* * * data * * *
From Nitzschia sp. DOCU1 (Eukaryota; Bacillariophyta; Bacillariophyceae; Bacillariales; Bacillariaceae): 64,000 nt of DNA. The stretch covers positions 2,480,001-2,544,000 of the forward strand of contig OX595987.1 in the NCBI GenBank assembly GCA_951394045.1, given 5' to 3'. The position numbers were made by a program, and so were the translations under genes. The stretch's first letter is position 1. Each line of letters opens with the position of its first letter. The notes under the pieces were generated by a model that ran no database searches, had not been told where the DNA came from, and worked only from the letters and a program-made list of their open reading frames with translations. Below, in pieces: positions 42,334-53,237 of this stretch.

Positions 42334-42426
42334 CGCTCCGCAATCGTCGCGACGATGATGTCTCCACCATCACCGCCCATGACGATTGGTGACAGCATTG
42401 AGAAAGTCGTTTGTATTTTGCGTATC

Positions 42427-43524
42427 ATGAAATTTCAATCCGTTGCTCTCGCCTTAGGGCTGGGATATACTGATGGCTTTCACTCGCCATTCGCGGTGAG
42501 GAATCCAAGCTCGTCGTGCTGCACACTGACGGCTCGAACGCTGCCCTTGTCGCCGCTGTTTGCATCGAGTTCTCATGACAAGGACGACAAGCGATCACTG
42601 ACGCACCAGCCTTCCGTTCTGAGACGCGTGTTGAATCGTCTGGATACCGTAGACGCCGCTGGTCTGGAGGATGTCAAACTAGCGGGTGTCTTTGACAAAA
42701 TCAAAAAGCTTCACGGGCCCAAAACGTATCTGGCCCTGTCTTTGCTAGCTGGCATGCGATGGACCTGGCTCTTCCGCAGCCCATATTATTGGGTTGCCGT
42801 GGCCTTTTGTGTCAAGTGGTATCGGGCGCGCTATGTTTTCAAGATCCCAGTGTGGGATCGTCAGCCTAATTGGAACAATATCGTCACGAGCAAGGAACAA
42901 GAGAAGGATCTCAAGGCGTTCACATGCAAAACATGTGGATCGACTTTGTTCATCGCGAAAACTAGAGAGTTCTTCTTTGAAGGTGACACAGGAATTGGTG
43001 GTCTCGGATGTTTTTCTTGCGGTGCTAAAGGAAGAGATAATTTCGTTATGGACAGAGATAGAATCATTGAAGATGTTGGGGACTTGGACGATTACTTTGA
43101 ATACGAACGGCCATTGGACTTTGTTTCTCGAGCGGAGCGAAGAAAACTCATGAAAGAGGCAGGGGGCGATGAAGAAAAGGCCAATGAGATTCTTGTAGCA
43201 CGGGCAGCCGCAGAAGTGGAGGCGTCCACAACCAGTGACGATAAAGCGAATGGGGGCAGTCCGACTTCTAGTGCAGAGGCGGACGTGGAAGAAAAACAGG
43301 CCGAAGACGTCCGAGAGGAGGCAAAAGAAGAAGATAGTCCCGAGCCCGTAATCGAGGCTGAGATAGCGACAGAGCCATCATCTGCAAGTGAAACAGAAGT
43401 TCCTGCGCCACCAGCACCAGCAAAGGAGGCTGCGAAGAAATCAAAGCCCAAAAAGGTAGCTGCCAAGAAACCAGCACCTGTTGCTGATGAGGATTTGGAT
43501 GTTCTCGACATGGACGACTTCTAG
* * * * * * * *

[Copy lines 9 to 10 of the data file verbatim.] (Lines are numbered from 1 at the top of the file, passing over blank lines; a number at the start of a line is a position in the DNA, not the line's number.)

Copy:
42701 TCAAAAAGCTTCACGGGCCCAAAACGTATCTGGCCCTGTCTTTGCTAGCTGGCATGCGATGGACCTGGCTCTTCCGCAGCCCATATTATTGGGTTGCCGT
42801 GGCCTTTTGTGTCAAGTGGTATCGGGCGCGCTATGTTTTCAAGATCCCAGTGTGGGATCGTCAGCCTAATTGGAACAATATCGTCACGAGCAAGGAACAA